César Manrique (1919-1992) was born in Arrecife, Lanzarote, an island where his artistic career has left indelible marks.
After finishing his studies at the Academy of Fine Arts of San Fernando in Madrid (where he lived between 1945 and 1964), he frequently exposed his paintings both in Spain and internationally. He participated in the XXVIII and XXX Venice Biennale (1955 and 1960) and in the III Hispano-American Biennial of Havana (1955). In the early fifties, he branched out into non-figurative art and researched the qualities of matter to make it the essential character of his compositions. It is thus well (like other Spanish painters such as Antoni Tàpies, Lucio Muñoz and Manuel Millares) to the informalist movement of those years.
He traveled all over the world and, in 1964, moved to New York. Direct knowledge of American abstract expressionism, pop art, new sculpture and kinetic art gave him a fundamental visual culture for his later creative career. In New York, he had three individual exhibits (in 1966, 1967 and 1969) in the Catherine Viviano gallery.
Return to Lanzarote
In 1966, he returned to Lanzarote for good. The island, which was then beginning to develop its tourist industry, promotes a model of intervention in the territory in key points of sustainability which sought to safeguard the island’s natural and cultural heritage; this model was instrumental in the declaration of Lanzarote as a Biosphere Reserve by UNESCO in 1993.
Parallel to the commitment to the island territory, Manrique opened his creative work to other art forms. So, he developed a new aesthetic ideology, which he called art-nature/nature-art, which may specify in its spatial interventions, a unique example of public art in Spain: Jameos del Agua, his home of Tahíche (now headquarters of the César Manrique Foundation), Mirador del Rio, Cactus Garden, etc.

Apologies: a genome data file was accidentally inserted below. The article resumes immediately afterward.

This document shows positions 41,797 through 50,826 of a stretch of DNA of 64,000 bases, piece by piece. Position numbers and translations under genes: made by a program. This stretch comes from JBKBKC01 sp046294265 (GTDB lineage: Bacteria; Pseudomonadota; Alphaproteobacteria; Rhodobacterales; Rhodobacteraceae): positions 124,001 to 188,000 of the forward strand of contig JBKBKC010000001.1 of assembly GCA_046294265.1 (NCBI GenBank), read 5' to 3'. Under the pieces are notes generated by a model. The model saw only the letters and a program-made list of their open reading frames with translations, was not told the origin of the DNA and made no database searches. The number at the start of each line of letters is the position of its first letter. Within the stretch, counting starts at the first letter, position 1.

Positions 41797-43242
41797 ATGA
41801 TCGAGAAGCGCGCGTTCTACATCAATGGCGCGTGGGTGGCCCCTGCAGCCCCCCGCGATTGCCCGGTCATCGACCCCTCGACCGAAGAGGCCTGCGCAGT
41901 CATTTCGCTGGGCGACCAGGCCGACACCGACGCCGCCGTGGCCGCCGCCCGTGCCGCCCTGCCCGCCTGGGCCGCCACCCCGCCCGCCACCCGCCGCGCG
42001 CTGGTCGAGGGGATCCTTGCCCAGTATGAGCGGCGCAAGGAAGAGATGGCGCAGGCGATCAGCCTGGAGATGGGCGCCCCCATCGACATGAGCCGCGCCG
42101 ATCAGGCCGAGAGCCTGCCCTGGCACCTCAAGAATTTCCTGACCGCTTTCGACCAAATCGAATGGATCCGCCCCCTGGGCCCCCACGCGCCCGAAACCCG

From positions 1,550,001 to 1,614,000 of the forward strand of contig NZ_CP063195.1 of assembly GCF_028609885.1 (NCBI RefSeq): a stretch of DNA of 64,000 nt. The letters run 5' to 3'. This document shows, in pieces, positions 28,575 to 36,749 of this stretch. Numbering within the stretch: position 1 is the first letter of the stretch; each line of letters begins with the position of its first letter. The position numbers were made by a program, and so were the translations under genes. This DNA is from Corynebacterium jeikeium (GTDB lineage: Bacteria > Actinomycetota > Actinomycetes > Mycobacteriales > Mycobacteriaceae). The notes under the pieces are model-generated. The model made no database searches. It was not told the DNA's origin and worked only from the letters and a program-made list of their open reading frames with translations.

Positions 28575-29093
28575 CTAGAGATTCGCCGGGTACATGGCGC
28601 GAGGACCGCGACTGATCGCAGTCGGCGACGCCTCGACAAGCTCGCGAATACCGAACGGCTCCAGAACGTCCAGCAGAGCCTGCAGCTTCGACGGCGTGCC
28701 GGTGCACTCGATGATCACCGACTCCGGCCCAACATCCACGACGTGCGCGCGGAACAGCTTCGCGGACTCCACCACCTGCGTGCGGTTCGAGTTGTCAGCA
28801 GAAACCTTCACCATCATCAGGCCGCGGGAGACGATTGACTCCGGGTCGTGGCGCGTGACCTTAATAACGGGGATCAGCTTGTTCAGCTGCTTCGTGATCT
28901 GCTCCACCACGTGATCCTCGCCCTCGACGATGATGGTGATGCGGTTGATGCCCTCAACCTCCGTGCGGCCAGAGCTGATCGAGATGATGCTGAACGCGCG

In addition to his interventions in Lanzarote, he devised various proposals on other islands -Costa Martiánez, Puerto de la Cruz, Tenerife; El Mirador de Palmarejo, La Gomera; Mirador de La Peña, El Hierro. Outside of the Canary Islands he worked in: Ceuta (Mediterranean Maritime Park), Madrid (Madrid-2 shopping center, La Vaguada), etc. They are interventions, mainly public works, (viewpoints, gardens, conditionings of degraded areas, coastal reforms, etc.) where respectful dialogue is maintained with the natural environment and positioned in relation to the architectural values of local tradition with modern conceptions.
Cultivator of different creative languages (painting, sculpture, urbanism, public art, etc.) underlying the whole of his artistic production is a clear desire to integrate with the natural environment. A syncretic and lifetime purpose (total art, in his words) that he made explicit in his designs of public spaces. A harmonisation effort, in short, that not only refers to his passion for beauty, but also for life.
More information http://www.fcmanrique.org/